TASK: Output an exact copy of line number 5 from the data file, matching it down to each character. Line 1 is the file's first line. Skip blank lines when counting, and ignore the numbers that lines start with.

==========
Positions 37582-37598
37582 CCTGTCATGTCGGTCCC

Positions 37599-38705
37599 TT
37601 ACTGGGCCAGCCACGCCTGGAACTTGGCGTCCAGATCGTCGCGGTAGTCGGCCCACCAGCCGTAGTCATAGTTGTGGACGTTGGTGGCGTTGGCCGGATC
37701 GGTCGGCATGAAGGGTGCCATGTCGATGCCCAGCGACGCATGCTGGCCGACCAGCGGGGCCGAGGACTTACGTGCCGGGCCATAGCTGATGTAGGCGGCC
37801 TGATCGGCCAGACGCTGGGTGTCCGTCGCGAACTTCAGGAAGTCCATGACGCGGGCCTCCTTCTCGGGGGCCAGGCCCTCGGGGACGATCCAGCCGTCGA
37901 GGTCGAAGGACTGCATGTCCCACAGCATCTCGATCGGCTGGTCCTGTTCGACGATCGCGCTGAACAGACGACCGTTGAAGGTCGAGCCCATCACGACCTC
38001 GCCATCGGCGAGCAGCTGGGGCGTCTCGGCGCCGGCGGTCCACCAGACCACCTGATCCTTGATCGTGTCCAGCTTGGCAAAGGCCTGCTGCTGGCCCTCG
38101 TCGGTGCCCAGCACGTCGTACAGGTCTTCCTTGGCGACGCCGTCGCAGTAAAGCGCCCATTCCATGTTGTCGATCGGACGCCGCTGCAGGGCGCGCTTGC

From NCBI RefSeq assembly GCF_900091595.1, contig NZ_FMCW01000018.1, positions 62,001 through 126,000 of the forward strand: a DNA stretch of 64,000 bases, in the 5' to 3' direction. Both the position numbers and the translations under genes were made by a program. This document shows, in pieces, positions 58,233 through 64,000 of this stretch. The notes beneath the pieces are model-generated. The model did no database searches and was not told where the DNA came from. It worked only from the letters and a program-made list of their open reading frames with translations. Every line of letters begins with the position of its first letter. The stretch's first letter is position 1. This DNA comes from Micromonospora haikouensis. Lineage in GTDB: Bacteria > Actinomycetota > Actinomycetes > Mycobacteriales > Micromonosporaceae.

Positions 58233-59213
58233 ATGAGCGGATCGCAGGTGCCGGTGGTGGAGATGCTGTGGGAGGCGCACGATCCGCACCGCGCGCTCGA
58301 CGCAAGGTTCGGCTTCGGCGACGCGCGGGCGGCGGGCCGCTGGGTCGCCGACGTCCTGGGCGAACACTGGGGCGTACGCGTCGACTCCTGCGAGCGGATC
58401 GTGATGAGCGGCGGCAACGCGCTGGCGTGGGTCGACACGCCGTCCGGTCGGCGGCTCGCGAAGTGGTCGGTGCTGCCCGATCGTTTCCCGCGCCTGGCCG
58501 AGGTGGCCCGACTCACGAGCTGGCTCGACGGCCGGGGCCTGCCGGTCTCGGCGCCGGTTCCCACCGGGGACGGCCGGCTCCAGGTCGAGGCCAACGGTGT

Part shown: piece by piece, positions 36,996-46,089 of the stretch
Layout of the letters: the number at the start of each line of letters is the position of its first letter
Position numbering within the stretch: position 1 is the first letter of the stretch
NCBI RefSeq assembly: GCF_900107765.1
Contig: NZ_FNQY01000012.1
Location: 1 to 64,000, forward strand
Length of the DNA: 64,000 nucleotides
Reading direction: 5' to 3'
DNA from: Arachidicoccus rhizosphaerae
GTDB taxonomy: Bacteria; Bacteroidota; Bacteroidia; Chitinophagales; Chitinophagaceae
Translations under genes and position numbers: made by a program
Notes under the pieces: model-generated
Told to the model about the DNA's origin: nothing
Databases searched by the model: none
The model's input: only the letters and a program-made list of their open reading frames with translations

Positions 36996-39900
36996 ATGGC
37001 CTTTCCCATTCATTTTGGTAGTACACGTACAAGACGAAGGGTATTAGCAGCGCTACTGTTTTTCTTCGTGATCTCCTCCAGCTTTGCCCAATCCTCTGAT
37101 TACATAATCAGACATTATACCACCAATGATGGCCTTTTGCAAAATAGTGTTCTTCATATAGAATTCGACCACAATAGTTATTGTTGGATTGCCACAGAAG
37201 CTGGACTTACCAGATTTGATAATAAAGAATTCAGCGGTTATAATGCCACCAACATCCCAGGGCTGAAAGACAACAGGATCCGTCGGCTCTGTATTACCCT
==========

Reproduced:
37601 ACTGGGCCAGCCACGCCTGGAACTTGGCGTCCAGATCGTCGCGGTAGTCGGCCCACCAGCCGTAGTCATAGTTGTGGACGTTGGTGGCGTTGGCCGGATC